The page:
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County juvenile court awarded for school threat assessment program

Posted at 9:06 PM, Sep 20, 2020
and last updated 2020-09-20 23:18:33-04

HAMILTON COUNTY — Hamilton County's juvenile court is being recognized as a leader in the state for a new program they've developed designed to assess student-made threats against schools, and ensure students don't act on those threats.

Judge John Williams wanted to develop a threat assessment program that will both keep schools safe and provide support for students who may be acting out and in need of help. He said he got the idea after the 2018 mass shooting at Marjory Stoneman Douglas High School in Parkland, Fla. Dr. Nicole Leisgang, chief consulting psychologist for Hamilton County juvenile court, developed the threat assessment tool used.

"We want to try to get to the core of the problem," said Williams. "We want to effect change in the behavioral thinking on the kid. If we don't do that, we really haven't done any good."

Williams said threats against schools always increase after an actual mass shooting in a school, but Leisgang noticed the national standards for these threats hadn't been updated since 2002.

Leisgang's threat assessment tool determines the risk level of the threat and how likely a student may be to act on it. She speaks to students, families and school staff and uses the information, alongside psychological tests and other data.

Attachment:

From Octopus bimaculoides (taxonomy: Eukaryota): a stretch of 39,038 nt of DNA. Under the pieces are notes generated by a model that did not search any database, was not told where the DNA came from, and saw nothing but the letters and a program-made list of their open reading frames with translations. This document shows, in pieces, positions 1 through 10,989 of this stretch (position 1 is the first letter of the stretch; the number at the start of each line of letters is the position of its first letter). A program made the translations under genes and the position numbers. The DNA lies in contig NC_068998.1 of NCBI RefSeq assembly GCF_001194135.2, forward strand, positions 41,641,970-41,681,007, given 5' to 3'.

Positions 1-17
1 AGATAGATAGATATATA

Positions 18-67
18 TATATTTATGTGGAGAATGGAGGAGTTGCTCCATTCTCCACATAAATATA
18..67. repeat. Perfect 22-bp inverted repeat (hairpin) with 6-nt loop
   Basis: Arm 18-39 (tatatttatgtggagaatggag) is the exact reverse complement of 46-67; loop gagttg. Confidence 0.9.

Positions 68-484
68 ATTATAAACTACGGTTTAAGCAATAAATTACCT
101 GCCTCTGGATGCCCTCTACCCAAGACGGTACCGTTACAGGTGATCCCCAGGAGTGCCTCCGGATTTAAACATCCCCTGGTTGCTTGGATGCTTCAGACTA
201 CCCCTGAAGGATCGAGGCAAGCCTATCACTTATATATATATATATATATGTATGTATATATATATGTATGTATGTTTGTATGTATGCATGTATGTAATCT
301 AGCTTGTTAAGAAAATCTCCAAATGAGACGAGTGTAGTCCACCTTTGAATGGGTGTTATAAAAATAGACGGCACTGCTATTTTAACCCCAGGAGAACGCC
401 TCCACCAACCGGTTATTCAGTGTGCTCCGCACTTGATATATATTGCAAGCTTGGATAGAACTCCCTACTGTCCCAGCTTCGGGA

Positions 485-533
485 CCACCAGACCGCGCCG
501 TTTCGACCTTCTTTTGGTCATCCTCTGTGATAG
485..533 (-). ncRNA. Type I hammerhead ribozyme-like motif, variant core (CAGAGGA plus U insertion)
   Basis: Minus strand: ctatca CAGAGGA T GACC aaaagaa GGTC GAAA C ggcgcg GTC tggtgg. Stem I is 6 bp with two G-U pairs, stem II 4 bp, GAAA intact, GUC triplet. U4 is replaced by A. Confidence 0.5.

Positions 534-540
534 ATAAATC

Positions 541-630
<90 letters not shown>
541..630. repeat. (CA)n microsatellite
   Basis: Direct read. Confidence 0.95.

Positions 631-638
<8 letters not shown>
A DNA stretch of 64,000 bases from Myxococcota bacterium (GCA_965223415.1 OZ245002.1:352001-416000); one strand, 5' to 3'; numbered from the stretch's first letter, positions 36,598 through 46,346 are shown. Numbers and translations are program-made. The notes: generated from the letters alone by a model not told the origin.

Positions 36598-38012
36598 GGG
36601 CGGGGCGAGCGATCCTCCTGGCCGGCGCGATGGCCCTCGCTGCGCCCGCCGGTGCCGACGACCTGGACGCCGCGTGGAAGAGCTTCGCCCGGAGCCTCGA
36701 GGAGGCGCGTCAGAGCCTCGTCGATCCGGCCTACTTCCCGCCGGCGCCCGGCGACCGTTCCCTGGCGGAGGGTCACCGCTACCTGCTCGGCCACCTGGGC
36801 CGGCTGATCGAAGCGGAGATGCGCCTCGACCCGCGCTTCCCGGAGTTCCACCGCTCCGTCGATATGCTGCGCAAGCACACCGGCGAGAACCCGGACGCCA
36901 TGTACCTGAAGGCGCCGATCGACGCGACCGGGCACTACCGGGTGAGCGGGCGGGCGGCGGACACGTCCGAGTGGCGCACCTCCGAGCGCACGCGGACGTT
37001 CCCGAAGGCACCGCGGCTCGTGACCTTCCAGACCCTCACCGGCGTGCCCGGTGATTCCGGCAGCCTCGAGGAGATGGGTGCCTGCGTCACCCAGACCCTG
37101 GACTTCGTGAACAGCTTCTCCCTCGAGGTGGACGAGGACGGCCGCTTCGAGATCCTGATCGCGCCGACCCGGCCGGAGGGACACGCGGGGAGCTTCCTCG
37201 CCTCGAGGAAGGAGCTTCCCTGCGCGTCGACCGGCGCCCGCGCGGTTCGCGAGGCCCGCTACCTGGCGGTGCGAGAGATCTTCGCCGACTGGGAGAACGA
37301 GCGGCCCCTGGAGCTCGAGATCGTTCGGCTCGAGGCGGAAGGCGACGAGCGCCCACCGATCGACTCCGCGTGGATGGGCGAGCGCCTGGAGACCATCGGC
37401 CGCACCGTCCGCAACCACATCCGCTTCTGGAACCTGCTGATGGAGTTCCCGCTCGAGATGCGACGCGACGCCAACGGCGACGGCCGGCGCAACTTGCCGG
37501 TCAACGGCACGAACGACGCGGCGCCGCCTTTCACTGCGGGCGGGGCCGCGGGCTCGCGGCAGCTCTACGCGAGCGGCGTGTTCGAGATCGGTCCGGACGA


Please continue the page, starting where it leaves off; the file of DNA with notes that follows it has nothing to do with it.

It also helps her get to the core issues a student might be struggling with that led them to make the threat in the first place.

"Whatever issues that increase that kid's risk, we develop individualized interventions to help reduce or eliminate," said Leisgang.

The Ohio State Bar Association awarded Williams and Hamilton County Juvenile Court its Innovative Programs and Practices award earlier in September. The Bar Association wants to help other courts across Ohio adopt similar programs.

Williams and Leisgang said they are also focused on getting schools involved directly, in the hopes they can use some of the same tools to identify struggling students and get them support before they do anything, like making threats against the school, that might land them in juvenile court.

Northwest Local Schools is one district working with Hamilton County juvenile court in the program; the district said assessing school threats is just one piece of the larger puzzle of student safety and wellness. Northwest already has a social worker on staff and partners with several outside agencies to support kids struggling with many different issues.

"That all those pieces come together to form a mosaic that actually paints a picture of student support and wellness from a holistic perspective," said Darrell Yater, assistant superintendent at Northwest Local School District.